US claims for unemployment aid rise by 20,000 to 243,000
More Americans applied for unemployment benefits last week, but claims remained low enough to suggest that most workers enjoy job security.
THE NUMBERS: The Labor Department said Thursday that applications for jobless aid rose by 20,000 to a seasonally adjusted 243,000, up from a 44-year-low 223,000 the week before. The four-week average, which is less volatile, blipped up by 2,250 to 236,500.
Overall, 2.06 million Americans are collecting unemployment checks, down more than 6 percent from a year ago.
THE TAKEAWAY: Unemployment claims are a proxy for layoffs. They have now come in below 300,000 for 105 straight weeks, longest such streak since 1970. The low level of claims suggests that employers are confident enough in the economy to be holding on to staff.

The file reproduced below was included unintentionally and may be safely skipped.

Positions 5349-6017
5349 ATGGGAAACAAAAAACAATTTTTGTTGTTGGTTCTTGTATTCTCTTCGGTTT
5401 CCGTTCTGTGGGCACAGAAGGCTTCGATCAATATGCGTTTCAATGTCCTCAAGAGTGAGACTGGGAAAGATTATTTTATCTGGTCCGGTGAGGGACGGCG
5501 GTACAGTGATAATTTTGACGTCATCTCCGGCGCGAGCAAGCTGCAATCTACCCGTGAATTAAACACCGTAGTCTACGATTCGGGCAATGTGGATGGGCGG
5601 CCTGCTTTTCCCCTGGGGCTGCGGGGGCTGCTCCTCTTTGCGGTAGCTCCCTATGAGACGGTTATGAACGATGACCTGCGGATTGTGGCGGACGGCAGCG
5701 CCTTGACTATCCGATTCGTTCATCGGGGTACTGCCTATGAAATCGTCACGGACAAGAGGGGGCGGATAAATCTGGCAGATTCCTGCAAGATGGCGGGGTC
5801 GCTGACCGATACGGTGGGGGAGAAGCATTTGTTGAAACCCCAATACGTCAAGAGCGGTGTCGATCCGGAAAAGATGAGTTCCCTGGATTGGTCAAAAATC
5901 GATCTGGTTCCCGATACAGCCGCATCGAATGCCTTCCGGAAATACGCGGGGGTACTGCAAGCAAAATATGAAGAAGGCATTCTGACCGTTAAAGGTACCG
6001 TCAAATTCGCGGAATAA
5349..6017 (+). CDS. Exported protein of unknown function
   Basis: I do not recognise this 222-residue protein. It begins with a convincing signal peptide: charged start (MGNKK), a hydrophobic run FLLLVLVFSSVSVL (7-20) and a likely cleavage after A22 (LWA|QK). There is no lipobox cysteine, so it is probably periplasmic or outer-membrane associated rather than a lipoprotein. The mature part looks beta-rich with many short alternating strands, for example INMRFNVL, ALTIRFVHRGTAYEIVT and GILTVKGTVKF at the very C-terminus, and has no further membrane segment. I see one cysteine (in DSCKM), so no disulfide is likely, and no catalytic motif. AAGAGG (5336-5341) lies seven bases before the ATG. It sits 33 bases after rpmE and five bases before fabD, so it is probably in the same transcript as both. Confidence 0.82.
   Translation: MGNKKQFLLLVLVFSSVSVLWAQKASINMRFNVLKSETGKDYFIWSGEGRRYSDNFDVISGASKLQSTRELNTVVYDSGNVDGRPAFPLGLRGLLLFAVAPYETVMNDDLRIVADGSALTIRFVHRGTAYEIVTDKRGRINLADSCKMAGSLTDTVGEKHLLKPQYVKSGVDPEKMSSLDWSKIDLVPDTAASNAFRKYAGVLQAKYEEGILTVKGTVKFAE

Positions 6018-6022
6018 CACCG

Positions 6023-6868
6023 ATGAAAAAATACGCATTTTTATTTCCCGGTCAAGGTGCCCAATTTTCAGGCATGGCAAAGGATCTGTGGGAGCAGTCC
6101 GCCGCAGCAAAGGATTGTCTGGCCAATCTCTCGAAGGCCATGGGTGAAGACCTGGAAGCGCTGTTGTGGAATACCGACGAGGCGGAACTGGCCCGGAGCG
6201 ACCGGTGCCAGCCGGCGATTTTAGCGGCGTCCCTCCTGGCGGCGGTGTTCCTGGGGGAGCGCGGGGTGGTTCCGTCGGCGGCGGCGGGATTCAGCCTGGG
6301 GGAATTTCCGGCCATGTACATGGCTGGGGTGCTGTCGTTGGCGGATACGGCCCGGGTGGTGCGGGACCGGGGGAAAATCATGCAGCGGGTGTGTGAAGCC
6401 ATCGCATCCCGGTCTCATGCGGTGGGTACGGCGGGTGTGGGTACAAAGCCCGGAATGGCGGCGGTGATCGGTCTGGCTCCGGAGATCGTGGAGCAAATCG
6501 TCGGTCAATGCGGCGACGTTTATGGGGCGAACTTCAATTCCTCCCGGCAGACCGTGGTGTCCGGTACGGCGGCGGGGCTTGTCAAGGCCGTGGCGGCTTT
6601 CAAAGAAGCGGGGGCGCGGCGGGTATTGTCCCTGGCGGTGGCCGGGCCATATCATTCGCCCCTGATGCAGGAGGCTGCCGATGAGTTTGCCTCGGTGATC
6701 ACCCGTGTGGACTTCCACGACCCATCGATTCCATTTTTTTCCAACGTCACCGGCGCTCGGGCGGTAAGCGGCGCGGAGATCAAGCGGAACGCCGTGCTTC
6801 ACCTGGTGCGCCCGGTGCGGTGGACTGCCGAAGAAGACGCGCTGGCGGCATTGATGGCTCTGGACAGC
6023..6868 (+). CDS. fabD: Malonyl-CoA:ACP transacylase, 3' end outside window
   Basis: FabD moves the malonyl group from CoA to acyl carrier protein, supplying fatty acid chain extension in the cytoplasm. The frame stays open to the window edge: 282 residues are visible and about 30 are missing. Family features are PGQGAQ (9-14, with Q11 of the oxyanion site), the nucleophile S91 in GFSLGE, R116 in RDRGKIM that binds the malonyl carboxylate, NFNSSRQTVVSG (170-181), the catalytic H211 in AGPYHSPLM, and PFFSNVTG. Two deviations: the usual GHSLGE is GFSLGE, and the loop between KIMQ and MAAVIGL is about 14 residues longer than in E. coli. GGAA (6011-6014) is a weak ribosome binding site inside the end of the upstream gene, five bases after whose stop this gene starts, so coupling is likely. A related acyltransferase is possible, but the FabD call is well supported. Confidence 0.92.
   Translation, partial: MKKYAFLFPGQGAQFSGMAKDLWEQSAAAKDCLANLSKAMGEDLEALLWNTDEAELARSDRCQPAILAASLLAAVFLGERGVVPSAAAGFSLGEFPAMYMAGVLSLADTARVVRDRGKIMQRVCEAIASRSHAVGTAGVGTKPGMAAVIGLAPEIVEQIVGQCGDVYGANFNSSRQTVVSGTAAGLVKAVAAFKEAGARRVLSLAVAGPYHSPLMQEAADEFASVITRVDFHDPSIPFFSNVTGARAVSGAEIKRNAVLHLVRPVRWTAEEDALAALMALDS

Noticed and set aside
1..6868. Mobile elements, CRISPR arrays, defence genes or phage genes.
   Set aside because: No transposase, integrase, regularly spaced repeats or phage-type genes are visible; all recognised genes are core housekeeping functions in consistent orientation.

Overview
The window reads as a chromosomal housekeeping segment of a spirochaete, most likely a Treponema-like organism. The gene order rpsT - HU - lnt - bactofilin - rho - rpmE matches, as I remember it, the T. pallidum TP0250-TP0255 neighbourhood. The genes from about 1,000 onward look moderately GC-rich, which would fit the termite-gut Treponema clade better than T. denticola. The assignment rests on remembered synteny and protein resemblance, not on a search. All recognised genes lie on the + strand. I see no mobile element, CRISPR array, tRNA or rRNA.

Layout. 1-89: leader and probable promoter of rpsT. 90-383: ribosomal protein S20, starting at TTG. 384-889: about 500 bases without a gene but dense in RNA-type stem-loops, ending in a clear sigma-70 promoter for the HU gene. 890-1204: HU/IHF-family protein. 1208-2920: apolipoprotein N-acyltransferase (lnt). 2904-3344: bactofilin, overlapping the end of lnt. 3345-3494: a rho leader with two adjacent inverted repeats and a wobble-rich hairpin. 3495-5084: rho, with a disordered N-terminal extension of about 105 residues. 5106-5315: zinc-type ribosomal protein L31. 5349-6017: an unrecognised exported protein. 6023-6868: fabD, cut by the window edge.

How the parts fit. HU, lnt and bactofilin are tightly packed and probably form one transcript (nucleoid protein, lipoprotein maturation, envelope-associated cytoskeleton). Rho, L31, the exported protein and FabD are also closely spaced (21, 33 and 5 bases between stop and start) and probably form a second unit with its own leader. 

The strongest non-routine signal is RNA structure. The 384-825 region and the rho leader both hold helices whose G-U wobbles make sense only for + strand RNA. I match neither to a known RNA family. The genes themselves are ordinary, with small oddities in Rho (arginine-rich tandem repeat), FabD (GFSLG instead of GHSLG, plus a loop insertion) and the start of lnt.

KEY DRIVERS: The U.S. job market is solid. Employers added a healthy 227,000 jobs in January.
The unemployment rate is 4.8 percent, close to what economists consider full employment.
The Federal Reserve has strongly hinted that it thinks the economy is strong enough to justify an increase in short-term interest rates at its meeting next week.